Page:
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Old 01-14-2011, 09:36 PM   #1 (permalink)
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Having a hard time speaking at AA meetings

Hello all. Im 8 months sober and until aprrox a month ago I would talk at AA meetings and tell some of my story, etc. I felt real comfortable speaking and sharing with the group. About a month ago I stopped sharing because i feel uncomfortable. maybe its pride or fear. It seems like my brain isnt working right and I might say something dumb?

Is this normal to go through waves of not wanting or feeling uncomfortable speaking in meetings?

I want to get it back, because I use to enjoy it and I think it helps my recovery.

Thanks,
Michael
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Old 01-14-2011, 09:38 PM   #2 (permalink)
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Turn the brain off and the heart on. Our mind is where the problem lies, the solution...well...it's somewhere else.
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Old 01-14-2011, 09:43 PM   #3 (permalink)
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I have a smilar problem and it is really hard for me to deal with. When I speak in front of groups I become super nervous to the point that I can barely talk. This happend long before AA but it makes it hard to speak my mind or even at all and I hate it. Even if they ask me to read the preable I started stuttering and turning red and completely loose it! It's funny because my close friends describe me as an extrovert as I am a social butterfly in small groups or one on one. Yet put me in front of like 10 people and I just can't do it. Then what blows my mind is my friend who considers herself an introvert and is very shy can speak in front of people at meetings with no problems at all, in fact she looks like a professional speaking. I guess everyone is differant, just wish I could talk better in meetings or any kind of group for that matter....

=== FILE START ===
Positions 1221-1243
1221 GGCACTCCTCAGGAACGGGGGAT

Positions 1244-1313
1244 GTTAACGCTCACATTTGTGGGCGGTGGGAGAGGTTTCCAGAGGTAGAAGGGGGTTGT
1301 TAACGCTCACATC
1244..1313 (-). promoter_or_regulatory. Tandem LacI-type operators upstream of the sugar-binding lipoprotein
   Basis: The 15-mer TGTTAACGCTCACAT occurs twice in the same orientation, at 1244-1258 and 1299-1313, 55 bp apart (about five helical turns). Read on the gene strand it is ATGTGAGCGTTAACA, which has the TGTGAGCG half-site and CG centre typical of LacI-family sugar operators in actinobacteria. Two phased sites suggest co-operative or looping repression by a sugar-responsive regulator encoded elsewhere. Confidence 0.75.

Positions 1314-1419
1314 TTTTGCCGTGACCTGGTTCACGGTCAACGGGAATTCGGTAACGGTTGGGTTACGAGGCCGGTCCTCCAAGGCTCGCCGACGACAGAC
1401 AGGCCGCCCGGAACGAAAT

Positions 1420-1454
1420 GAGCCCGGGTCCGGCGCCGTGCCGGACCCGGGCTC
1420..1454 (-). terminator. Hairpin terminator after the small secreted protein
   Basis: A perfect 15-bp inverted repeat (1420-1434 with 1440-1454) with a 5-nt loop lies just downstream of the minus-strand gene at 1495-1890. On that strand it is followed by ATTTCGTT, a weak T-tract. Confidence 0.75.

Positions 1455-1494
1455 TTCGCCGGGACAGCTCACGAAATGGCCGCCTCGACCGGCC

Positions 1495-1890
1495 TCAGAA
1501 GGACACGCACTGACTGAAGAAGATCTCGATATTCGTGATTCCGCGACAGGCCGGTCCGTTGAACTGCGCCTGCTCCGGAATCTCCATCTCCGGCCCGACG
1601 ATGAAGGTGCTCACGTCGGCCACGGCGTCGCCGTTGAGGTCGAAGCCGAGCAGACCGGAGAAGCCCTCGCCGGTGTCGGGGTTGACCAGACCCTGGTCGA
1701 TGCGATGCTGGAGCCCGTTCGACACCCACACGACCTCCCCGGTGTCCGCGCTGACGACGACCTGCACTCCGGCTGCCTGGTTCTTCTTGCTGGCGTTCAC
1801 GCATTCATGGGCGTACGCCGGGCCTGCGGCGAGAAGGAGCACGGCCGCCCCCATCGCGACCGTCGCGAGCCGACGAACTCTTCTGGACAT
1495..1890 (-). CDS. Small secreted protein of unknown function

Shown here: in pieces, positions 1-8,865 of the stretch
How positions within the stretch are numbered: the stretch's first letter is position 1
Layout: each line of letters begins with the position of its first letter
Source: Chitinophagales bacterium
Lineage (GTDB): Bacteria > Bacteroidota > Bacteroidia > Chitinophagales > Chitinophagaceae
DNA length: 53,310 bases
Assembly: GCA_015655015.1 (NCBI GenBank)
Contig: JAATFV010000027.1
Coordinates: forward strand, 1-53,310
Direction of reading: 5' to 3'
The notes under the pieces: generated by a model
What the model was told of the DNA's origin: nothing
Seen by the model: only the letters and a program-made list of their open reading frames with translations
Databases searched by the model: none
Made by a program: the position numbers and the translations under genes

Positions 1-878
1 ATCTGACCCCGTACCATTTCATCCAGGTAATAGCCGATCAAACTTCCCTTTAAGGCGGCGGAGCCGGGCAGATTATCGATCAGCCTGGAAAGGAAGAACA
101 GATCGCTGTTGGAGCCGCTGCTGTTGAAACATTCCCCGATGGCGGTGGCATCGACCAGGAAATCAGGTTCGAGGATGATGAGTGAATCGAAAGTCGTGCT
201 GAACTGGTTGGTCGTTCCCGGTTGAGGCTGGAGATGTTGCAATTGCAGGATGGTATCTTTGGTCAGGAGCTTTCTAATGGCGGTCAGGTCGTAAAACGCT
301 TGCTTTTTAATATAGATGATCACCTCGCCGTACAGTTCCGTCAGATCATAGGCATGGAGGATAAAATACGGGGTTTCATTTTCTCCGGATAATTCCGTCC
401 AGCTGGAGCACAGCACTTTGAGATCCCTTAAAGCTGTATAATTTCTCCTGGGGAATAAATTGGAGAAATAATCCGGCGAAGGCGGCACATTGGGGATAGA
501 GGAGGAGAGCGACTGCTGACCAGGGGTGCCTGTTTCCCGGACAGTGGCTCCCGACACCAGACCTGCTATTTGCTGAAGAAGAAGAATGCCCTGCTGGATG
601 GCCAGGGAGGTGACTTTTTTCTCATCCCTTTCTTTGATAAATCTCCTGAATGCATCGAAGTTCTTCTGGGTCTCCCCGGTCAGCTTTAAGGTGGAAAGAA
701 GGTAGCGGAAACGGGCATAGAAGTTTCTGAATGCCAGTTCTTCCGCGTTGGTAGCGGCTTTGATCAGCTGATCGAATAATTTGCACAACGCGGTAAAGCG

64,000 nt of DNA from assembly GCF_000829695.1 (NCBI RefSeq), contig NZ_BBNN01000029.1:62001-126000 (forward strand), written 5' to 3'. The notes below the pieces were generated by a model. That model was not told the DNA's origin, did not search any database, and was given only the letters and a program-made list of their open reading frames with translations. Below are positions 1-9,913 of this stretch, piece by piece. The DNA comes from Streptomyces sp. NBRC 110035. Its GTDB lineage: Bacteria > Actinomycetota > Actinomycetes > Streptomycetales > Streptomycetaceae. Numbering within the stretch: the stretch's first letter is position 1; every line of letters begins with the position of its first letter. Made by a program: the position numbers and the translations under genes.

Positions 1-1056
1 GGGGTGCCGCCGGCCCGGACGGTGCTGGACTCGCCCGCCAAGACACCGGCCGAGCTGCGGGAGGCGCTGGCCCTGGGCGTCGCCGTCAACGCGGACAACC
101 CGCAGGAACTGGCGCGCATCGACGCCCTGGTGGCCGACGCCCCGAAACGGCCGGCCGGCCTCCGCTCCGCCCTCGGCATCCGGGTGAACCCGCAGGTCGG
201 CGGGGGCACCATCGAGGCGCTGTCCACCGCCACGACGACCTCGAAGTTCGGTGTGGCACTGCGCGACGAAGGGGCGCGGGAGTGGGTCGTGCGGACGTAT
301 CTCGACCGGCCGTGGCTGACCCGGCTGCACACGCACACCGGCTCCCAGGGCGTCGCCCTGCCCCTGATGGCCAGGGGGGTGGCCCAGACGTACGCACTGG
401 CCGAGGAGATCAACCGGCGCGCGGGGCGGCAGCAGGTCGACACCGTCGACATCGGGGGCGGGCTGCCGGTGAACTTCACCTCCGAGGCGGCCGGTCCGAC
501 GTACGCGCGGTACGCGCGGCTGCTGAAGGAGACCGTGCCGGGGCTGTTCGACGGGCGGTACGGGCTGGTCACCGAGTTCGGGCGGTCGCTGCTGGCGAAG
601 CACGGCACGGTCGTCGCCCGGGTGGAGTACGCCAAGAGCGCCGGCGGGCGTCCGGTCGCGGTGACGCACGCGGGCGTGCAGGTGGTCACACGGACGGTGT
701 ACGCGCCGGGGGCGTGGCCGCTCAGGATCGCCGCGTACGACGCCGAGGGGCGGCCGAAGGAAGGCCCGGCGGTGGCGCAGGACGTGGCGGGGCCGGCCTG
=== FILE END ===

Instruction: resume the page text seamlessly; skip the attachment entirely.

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Old 01-15-2011, 09:54 AM   #4 (permalink)
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I did find that I shared a lot less in meetings after about 6 or 8 months, primarily because I'd gotten most of what I was struggling with off my chest. Are you worried about repeating yourself?
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Old 01-15-2011, 10:12 AM   #5 (permalink)
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About 8 months in, the same happened to me. I think my HP was telling me to sit still and listen.
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Old 01-15-2011, 10:26 AM   #6 (permalink)
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One practice I've found that helps when I'm struck with the "oh sh_t, whadda I do or say now" paralysis is to simply give it the attention it is due. I own it. Right there in front of God and everybody. Ever try to change something you deny having? That's what you are trying to do when you tell yourself not to be scared. "Hi. I'm Uncle Lushwell. I've spoke before, but lately I find I'm uncomfortable speaking and I need to own that, so it doesn't fight for center stage. I'm worried that I may not have anything useful to share. That my experience might not be useful. I really only have one thing to tell, and that is that I found a way out of where I once was, and have managed not to go back to that lifestyle. It is my truth, and I want to report how that happened, in spite of my fear and discomfort. Please bear with me as I take that fear on."